We have a cultural tendency to label people with extraordinary memory abilities as possessing photographic memory.  For example, Stephen Wiltshire is a popular figure who has an extraordinary memory.  After taking one helicopter ride over Rome, he was able to draw a detailed and perfectly-scaled illustration of the city within three hours.  He has done the same with several other cities, including Tokyo and London.  The media refers to Wiltshire as “the human camera”, which refers to the assumption that he is able to create these illustrations from exact images of the cities in his head.  Wiltshire cannot be utilizing eidetic images, because they would not be retained for this long.  Despite the popular notion, Wiltshire also cannot simply be piecing together several photographic images, because he did not view every portion of the city from the same angle.  Instead, Wiltshire must reconstruct the images in his mind to account for the particular angle that he viewed each building from.  Therefore, it is likely that Wiltshire is not utilizing photographic memory but rather has exceptional memory abilities that we are not yet able to describe.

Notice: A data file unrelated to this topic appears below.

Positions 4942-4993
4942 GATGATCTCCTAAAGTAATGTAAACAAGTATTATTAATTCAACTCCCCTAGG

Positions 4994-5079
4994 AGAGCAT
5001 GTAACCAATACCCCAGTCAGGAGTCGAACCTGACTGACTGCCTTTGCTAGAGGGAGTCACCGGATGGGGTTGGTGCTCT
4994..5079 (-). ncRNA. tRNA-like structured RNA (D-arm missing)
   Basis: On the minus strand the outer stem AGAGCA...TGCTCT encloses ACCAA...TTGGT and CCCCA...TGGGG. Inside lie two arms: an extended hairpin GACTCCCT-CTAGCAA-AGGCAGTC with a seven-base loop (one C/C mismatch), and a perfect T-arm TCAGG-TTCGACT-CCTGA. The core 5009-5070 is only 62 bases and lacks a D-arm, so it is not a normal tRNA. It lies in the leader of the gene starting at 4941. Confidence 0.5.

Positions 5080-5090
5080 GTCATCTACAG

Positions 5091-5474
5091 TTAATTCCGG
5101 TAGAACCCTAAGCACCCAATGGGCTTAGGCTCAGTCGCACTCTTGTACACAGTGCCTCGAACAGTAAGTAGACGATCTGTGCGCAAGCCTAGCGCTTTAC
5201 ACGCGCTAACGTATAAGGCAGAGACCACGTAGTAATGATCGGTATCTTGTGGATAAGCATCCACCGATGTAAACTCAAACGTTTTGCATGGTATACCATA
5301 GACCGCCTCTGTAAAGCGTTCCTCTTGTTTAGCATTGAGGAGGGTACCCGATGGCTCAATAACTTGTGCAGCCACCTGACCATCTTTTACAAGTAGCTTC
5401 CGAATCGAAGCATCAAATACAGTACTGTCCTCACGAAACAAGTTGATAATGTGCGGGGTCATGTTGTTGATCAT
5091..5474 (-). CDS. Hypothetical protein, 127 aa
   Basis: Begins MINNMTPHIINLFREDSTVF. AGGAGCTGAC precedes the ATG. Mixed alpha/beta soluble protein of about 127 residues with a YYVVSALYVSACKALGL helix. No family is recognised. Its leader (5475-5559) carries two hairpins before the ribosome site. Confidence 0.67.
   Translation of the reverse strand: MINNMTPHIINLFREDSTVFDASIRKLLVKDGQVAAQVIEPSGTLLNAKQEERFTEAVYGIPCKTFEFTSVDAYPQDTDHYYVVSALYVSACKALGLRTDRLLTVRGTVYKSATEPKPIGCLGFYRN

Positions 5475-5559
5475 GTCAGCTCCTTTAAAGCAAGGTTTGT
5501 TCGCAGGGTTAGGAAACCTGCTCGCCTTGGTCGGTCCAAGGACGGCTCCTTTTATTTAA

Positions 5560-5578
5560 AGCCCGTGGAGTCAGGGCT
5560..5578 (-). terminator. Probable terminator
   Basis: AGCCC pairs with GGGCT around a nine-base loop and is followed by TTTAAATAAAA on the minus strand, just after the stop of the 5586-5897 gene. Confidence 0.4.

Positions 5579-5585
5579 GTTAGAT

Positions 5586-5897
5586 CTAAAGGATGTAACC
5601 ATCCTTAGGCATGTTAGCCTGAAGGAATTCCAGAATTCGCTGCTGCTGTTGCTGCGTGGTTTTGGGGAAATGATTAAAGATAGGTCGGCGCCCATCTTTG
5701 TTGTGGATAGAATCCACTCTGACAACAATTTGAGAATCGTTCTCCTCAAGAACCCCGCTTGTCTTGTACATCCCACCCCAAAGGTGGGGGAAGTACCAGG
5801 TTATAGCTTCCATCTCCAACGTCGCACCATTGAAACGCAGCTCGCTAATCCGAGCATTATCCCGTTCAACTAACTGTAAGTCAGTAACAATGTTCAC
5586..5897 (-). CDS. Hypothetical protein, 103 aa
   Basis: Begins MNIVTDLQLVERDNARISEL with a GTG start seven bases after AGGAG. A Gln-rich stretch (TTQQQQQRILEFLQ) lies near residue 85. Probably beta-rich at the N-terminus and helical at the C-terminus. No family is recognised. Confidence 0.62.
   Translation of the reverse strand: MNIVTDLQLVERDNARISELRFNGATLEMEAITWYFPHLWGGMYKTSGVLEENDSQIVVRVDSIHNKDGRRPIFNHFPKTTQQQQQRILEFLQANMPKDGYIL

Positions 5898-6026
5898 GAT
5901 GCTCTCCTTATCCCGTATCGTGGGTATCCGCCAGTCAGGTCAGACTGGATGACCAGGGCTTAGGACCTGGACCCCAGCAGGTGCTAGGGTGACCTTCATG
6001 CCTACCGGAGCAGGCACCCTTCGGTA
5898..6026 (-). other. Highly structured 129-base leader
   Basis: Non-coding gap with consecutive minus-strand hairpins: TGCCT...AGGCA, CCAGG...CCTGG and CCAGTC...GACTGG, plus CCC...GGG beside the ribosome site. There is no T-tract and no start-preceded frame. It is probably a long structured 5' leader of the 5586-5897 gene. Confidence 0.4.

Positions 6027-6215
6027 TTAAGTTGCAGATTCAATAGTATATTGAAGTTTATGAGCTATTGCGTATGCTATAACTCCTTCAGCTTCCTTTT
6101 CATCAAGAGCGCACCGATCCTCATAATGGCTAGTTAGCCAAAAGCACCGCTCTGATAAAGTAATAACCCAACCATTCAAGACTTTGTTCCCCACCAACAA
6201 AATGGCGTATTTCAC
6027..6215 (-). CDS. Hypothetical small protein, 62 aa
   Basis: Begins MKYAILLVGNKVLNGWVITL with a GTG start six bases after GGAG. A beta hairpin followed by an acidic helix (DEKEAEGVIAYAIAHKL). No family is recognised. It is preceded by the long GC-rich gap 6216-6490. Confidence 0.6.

There is a possibility, however, that Wiltshire has a photographic memory.  Wiltshire is autistic and has savant syndrome, a condition in which people with certain developmental disorders have incredible abilities.  It is possible that people with savant syndrome have disabled inhibitory mechanisms in the brain.  For example, the mechanism that inhibits most people from remembering all stimuli that they are exposed to may be turned off in people like Wiltshire.  According to this reasoning, Wiltshire may have a photographic memory because his brain does not sort for necessary information, but rather stores it all.  Interestingly, Wiltshire did not learn to use language effectively until he was nine years old, but instead relied heavily on visual information and drawing.  Wiltshire’s inability to verbalize at a young age may have contributed to his potentially photographic or eidetic ability.  However, the idea that disabled inhibitory mechanisms enable photographic memory is purely speculative, further demonstrating a desire to explain his extraordinary memory ability as photographic in nature.